So, here we are again. Mira Grant is back for one last kick at the Hugo novel can with Blackout, the last in her Newsflesh trilogy. All the mysteries are cleared up, all the questions answered. Georgia and Shaun Mason are reunited to kick zombie butt one last time and fight back against the government corruption that has put the entire world at risk. Sort of. I think.
Actually, this book is kind of a mess.
My opinion of the Newsflesh series has much in common with another very popular science-fiction series, The Hunger Games: each successive book has been less satisfying and less coherent. There's no question that Grant is trying hard or that she has a story to tell, but what she has produced here leaves much to be desired.
This book is far too long. This in and of itself is not a cardinal sin. You know what is? Making your book too long because you have pages upon pages where nothing is happening. I was lucky enough to read this in electronic form, albeit a PDF of a print version that was apparently 630 pages or so. It took me a few days, because I had trouble gaining traction. A book set in a post-apocalyptic zombie universe should be fast-paced and gripping. A political thriller about a conspiracy to conceal the truth behind a deadly pandemic should be tense. And the truly terrible thing about Blackout is that, for a few shining moments, it manages to be all these things. Grant demonstrates, sporadically, she is capable of the backstabbing betrayal, the cliffhanger smash cuts to another character, the heart-to-hearts prior to a massive sacrifice. But just when you think the book is finding its footing and about to really get started, it stumbles, and all the tension fizzles.
I'd be interested in seeing an inverted image of Blackout, a negative-space version of the book. That is, I'd like to see all the scenes that happen off the page and none of the scenes actually on the page. Because I kind of think the former might be more interesting than the latter. Case in point: towards the end of the book, we learn that the evil megalomaniacs at the CDC are keeping the President in check by holding his wife and kids hostage. But it's OK, because the Secret Service has a plan to rescue them when Georgia and Shaun are ready to help expose the conspiracy. George says, "Do it" and then marches off to confront the CDC baddie. A few pages later, the Secret Service reports that it has been done.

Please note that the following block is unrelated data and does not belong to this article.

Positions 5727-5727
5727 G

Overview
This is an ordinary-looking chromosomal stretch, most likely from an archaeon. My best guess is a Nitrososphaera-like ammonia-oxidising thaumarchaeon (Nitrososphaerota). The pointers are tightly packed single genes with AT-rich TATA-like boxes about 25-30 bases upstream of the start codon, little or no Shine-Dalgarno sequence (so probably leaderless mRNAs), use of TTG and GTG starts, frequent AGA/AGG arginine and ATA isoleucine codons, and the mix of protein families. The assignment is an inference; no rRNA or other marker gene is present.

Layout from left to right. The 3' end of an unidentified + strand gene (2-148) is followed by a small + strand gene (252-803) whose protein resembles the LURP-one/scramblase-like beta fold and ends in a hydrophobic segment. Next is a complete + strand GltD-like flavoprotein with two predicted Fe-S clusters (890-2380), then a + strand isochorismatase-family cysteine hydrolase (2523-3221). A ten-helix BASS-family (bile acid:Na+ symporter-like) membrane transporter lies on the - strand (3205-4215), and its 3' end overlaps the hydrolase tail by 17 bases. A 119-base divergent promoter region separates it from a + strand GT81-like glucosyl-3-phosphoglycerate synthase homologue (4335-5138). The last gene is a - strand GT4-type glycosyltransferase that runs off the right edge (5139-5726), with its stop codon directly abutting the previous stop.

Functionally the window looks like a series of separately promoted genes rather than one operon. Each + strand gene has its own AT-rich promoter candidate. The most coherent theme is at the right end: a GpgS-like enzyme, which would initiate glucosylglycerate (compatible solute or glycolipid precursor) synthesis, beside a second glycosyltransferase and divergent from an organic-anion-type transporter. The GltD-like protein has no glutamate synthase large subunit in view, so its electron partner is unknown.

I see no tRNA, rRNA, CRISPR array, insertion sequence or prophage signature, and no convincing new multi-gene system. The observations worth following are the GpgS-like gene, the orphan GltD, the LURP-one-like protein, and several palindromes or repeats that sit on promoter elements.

Earlier in the book, it takes hundreds of pages for the gang not to make it to Florida and capture some live mosquitoes for their resident mad scientist. We get pages upon pages of the gang driving their van through Seattle. When it comes time for them to break into the CDC building there, we don't see it. We see the ending and the aftermath, but the actual break-in is a handwave off the page. Similarly, when it comes time for the Secret Service to launch their rescue op, we see none of it, and it goes off without a hitch. Consequently, such an easy time of it made me feel like the resolution to Blackout was more contrived than it should have been. I'm not saying it is contrived, but that's what it feels like because of the way Grant handwaves what should, by all rights, be a conflict-ridden and difficult operation. (If it weren't, why did the Secret Service wait all this time to do it?)
This weird inversion of action and exposition is a problem throughout the book. There isn't much actual zombie combat in Blackout. We hear about a lot of zombie combat, but again, we don't get to see much of it. Instead, the characters prefer to spend their time chewing the scenery and yelling at each other. I've never seen such a dysfunctional group of people who nevertheless insist upon letting a crazy guy lead them and who only relieve him of the duty of command after the crazy guy's sister actually comes back from the dead to speak to him instead of just speaking to him as a voice in his head. If these are the people we need to depend upon to save the world, I am not optimistic for our chances.